So you’re thinking of adorning your garden. Then a good first step is knowing how to choose your trees. Trees will not only give your yard a spectacular look but also will do the job of screening your space, giving privacy, purifying the air around, cooling the surroundings and giving shelter to birds and other tiny but important members of our ecosystem. It is said that if you’re going to plant a tree, but the Day of Judgement begins, go ahead and try to finish planting it before The Hour is established.

Choosing the right tree for your garden will depend upon the same factors as those for choosing plants, which we’ve discussed here- (insert link of our “how to select plants” blog).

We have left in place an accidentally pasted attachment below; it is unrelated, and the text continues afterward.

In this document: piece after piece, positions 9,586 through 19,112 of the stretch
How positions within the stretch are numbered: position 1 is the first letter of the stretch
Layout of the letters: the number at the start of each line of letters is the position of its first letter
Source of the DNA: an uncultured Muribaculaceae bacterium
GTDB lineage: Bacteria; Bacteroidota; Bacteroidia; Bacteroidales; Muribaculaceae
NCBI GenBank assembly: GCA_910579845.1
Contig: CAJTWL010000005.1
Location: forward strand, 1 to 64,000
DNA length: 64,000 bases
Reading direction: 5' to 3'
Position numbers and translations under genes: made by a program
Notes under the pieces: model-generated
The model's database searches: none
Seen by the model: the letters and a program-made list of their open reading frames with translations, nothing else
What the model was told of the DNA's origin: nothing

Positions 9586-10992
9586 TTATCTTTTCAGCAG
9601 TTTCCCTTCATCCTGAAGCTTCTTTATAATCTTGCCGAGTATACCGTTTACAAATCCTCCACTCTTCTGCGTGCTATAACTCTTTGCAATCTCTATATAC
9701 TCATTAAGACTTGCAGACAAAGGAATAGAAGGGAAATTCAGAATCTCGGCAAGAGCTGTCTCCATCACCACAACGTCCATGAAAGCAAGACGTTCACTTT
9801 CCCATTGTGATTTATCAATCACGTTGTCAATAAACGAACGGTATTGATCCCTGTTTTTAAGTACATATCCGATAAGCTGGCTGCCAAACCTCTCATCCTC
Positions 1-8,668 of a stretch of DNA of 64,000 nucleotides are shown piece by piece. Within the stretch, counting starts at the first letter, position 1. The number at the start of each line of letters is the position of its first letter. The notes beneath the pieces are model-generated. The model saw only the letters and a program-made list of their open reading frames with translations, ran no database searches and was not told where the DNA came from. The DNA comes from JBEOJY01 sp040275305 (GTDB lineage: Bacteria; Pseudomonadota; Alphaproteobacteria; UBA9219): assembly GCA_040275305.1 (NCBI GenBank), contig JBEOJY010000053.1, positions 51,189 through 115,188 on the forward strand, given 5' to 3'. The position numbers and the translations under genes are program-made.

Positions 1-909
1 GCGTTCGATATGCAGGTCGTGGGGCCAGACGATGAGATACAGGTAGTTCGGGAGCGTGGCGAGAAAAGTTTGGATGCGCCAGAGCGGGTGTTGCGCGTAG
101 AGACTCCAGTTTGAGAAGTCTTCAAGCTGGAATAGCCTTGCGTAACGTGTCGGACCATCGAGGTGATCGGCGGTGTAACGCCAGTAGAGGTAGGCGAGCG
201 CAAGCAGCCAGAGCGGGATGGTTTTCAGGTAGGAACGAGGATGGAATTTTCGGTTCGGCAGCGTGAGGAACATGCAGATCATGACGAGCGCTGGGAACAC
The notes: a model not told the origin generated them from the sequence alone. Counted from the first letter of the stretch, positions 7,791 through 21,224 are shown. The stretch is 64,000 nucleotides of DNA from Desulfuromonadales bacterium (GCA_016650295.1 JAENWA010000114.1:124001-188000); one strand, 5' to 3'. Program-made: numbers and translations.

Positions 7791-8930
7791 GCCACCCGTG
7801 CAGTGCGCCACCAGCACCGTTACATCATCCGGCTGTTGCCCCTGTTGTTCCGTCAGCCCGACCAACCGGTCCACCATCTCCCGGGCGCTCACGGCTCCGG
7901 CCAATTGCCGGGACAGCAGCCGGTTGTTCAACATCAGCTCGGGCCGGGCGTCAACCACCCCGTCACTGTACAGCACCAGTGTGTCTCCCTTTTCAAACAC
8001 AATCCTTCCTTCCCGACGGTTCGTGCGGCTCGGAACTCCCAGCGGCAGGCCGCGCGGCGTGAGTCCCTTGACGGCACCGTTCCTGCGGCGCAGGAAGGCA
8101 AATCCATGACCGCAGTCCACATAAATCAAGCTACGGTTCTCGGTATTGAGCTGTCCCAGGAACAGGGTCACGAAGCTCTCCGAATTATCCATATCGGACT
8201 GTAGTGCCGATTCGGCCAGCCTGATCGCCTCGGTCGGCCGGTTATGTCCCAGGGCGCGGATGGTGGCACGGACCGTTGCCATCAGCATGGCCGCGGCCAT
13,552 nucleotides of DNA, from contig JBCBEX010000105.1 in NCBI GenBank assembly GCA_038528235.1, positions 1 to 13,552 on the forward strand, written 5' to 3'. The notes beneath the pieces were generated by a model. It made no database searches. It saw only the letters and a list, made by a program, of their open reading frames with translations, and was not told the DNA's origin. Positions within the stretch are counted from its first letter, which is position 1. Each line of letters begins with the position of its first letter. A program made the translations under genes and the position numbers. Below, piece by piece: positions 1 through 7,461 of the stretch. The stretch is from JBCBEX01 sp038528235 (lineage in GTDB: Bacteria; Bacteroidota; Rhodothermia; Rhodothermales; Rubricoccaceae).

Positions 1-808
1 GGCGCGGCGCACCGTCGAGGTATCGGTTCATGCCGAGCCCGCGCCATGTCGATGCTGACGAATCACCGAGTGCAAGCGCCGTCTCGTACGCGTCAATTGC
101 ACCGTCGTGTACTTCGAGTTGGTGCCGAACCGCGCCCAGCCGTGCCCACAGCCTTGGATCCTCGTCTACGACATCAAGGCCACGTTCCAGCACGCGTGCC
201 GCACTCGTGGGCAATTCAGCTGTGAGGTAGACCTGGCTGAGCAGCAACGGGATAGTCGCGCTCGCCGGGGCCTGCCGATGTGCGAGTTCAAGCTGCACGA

How to choose trees: A little heads-up:

  1. Before buying the trees, it would be wise to visit a local botanical garden to analyse the specimens already planted.
  2. When buying, both bare-rooted trees, as well as container-grown trees, will be available to choose from. The containerised trees may be planted at any time of the year but will need more water if planted during spring and summer. For the bare-rooted trees, November to February is the best time period to plant, provided the ground isn’t frozen or drowned.
  3. After planting the trees, watering them appropriately will make all the difference. Instead of watering it daily, water it every 3-4 days. This’ll make sure that the roots don’t remain on the superficial layers of the soil in anticipation of a frequent water supply, but will dig deeper to search for water. This, in turn, will help them survive any drought like situation.

Here are our arboreal suggestions to make things easy: